dear doctor

 

Those who have knowledge don’t predict. Those who predict don’t have knowledge.

~ Lao Tzu

Dear Doctor,

Hi there. Remember me? Two and a half years ago, you sat down with a terrified young family and answered a question that you had no right to answer.

You told a reeling couple that their newly diagnosed, as yet untreated three year old would likely live a solitary life. Does this ring a bell, doctor? The day that, after spending all of an hour and a half with our beautiful little girl, you somehow decided that you had the right to tell us that she would likely CHOOSE to spend her life alone?

Well, doctor,  we knew you were wrong. We knew our daughter.  We were stronger than your words. We were stronger than your white lab coat and your Harvard degree. We were almost as strong as our little girl is turning out to be.

Doctor, I’d like to introduce you to that little girl just two and a half years later. Let’s take a walk through her recent party, shall we?

Join me, doctor. This is going to be fun …

The first guest arrived. Brooke used her long-practiced and well honed opening lines. (You see, doctor we never gave up on playdate after playdate.)

“Want to go to my room? I’ll show you all my toys.”

They headed up the stairs together and went straight into her room. They stood there somewhat awkwardly for a moment, neither of them quite sure what to do next.

Then Brooke apparently found her muse.  “We would jump on the bed, she told her little friend. And so they did. Without so much as another word, they jumped. Happy as little monkeys.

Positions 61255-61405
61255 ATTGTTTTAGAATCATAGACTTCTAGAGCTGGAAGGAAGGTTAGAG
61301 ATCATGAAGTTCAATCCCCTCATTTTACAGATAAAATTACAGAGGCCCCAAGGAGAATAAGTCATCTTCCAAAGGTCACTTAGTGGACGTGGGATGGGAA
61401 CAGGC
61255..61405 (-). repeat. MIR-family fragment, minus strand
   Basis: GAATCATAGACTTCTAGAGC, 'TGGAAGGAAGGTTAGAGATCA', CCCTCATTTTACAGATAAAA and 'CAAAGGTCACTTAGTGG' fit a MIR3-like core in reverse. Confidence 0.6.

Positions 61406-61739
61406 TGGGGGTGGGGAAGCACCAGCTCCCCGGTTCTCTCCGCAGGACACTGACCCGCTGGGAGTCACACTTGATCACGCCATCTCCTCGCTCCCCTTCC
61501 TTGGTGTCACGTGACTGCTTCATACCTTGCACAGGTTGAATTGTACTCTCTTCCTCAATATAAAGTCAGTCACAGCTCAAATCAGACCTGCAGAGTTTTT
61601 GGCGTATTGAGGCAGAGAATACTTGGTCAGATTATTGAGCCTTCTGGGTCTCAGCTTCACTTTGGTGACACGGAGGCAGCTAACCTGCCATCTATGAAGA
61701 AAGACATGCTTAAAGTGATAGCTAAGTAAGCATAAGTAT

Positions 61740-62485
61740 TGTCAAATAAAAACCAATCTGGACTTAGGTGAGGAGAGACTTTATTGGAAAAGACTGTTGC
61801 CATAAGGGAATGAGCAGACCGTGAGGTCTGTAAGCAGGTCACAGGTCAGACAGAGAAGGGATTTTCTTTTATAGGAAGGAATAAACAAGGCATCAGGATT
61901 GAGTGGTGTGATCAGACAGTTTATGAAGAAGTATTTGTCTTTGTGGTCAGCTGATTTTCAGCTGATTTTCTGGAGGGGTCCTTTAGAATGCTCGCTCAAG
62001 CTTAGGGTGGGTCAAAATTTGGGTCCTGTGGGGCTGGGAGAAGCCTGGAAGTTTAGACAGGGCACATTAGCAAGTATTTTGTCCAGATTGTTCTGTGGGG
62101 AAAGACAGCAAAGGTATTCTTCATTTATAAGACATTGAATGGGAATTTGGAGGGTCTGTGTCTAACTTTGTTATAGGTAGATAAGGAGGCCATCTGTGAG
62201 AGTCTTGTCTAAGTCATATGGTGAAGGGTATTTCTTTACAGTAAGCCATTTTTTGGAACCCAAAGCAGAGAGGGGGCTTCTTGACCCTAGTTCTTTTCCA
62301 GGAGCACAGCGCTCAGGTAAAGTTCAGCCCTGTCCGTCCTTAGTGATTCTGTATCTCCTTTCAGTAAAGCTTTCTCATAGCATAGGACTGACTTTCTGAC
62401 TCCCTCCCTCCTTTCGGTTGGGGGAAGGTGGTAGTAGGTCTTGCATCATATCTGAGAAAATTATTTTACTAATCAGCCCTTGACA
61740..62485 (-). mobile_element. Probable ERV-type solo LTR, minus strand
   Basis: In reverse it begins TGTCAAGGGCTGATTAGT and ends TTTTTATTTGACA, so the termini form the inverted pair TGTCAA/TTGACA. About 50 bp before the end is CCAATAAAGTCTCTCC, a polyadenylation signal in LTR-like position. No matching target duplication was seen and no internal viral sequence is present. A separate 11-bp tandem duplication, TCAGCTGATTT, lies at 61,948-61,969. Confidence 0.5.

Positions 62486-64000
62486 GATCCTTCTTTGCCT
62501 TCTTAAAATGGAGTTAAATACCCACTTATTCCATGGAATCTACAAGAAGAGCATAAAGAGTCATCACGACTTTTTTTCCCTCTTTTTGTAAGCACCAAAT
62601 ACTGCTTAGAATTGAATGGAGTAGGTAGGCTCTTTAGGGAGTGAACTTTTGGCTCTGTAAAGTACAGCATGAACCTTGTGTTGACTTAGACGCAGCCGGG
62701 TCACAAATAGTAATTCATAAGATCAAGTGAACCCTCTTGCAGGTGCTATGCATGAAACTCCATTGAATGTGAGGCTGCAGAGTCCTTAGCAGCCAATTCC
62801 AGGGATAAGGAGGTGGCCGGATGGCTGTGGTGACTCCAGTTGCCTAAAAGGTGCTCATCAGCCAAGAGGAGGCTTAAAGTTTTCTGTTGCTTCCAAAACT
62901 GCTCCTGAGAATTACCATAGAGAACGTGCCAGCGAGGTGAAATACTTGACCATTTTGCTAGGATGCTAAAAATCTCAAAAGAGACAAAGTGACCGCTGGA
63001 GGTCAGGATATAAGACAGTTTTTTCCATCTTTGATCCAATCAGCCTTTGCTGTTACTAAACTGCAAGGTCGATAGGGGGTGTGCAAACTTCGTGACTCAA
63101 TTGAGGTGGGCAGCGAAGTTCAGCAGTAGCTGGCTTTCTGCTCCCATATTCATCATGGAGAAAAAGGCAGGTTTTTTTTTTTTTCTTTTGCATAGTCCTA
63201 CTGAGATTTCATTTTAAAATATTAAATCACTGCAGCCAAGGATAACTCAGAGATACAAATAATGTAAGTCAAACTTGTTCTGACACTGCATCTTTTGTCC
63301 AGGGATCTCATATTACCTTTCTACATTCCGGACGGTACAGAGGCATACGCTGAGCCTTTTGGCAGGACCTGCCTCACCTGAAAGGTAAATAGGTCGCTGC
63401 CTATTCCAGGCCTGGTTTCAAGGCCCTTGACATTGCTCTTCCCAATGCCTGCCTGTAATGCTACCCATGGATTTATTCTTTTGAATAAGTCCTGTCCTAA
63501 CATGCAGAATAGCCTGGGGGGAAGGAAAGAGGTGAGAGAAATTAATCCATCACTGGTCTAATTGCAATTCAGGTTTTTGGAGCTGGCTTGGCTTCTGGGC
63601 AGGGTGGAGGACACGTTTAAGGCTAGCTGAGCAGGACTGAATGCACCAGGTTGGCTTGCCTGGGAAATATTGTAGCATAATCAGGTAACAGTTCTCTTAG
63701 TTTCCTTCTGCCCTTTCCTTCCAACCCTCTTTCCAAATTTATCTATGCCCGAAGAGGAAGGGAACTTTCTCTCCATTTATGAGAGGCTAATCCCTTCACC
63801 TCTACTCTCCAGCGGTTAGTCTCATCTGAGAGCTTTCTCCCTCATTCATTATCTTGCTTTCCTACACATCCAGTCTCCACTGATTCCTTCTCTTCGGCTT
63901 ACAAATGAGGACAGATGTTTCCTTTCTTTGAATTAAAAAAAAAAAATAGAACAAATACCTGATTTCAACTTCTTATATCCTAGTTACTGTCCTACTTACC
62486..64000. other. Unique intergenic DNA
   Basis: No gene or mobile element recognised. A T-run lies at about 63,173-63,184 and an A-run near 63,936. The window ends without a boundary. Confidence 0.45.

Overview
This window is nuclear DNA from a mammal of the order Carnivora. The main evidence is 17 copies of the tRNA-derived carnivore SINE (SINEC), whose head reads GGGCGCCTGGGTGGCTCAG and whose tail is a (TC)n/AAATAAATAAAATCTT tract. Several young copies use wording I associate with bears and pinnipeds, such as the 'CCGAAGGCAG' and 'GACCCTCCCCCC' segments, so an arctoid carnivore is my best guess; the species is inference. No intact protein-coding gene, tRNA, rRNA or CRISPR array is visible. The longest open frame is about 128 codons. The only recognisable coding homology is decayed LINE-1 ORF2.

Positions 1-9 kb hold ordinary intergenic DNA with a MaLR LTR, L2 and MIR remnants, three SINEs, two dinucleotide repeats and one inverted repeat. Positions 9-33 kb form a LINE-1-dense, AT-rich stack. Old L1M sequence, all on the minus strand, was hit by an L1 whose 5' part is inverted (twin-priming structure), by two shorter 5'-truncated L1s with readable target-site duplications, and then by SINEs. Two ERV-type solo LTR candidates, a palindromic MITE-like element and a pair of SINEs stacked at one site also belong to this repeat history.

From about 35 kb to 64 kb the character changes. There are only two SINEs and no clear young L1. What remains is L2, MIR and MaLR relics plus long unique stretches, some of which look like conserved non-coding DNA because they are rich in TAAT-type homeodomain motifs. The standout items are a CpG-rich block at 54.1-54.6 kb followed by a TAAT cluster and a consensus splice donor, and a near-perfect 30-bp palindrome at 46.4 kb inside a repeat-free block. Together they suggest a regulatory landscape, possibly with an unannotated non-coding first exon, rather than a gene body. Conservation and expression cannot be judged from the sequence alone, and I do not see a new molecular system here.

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The rest of the guests arrived and made their way up to Brooke’s room to join the fun. Since there obviously wasn’t going to be room for all five of them on the bed, I suggested they play Ring Around the Rosy, one of Brooke’s favorites. And ring the rosy they did.

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And did.

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And did.

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When the ringing and the rosying finally petered out, I suggested that we head downstairs. We had about fifteen minutes to kill before it would be time for the animal show. My thought had been to play this wonderful song that Brooke knows from her movement class. I thought it would get the kids dancing. Unbeknownst to me, little Miss Brooke apparently had her own thought.

I stopped in the kitchen just long enough to greet a mom that I hadn’t seen yet and then turned back around to find the girls half way through the door to the basement playroom. “C’mon, girls,” I said encouragingly, “Let’s go into the den and we’ll listen to some fun music.”